Cuyabeno Final Notes

The ecolodge was solar powered, so each night at 10:00pm, they shut off all electricity. One time I was brushing my teeth when poof, lights out time, and it was stunningly dark. I felt around the sink for my headlamp, which I had thoughtfully brought with me but absent-mindedly set down, on the sink ledge with all my hygeine products.

One night after dinner, Daniel, Salome and I sat around the table sipping tea and chatting pleasantly. One of the kitchen workers put a candle on our table, and a few minutes later, off with the electricity.

Shortly thereafter, Salome screamed, leaping out of her chair. “Something big landed on me! Get a light!” she said. To you folks at home, that might seem like a bit of an overreaction. However, we aren’t in Kansas anymore Toto. We’d spent days seeing potentially dangerous wildlife all around us, including the massive pet boa constrictor that for the last few days had been lounging around in the rafters of the dining hall (pictured above).

Armed with headlamps, we searched her chair, and then saw the culprit on the floor nearby. A rather large frog, which probably had been as stunned by the sudden darkness as we were, must have fallen out of the rafters and onto Salome. She had a certain actractiveness, apparently, to the animals of the Amazon.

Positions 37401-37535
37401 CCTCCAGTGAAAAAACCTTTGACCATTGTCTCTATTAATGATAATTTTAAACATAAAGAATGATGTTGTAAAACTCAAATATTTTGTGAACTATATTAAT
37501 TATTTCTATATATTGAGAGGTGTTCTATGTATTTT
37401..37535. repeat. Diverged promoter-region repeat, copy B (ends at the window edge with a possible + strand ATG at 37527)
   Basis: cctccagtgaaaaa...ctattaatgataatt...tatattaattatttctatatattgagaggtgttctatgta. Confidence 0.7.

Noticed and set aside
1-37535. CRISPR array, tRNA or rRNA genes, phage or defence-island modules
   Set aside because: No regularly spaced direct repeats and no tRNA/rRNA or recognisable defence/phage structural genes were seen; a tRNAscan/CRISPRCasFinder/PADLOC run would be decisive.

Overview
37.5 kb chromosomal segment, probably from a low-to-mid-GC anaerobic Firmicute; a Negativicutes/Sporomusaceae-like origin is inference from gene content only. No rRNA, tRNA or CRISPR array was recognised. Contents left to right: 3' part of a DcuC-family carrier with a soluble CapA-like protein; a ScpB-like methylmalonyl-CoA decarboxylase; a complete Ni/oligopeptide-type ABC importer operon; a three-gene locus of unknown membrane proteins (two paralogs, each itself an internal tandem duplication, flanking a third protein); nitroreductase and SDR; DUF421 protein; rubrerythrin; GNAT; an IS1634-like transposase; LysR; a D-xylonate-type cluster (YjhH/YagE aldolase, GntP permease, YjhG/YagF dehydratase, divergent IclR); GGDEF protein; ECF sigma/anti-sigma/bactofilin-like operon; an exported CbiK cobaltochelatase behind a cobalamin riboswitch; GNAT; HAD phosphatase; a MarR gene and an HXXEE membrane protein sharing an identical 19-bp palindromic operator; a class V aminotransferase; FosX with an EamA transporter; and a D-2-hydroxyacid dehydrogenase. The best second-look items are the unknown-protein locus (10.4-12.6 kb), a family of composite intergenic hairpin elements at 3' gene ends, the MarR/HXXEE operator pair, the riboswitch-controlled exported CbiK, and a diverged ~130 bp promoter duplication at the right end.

As beautiful as the Amazon is, it’s the sounds that are the most memorable sensory experience. There is a bird called the Oro Pendula (you can hear it here, although my iPhone mic doesn’t do it justice), which makes a sound that can only be described as digital, as if someone were holding a cell phone up to a PA system. And if the crickets I hear chirping back home at night are a singer-songwriter, then the birds, animals, and crickets here are a large choir with a full orchestral backup. It’s chaotic and symbiotic, and going to sleep to that sound those nights is something I’ll never forget.

I forgot the night hike photos. Those are here.

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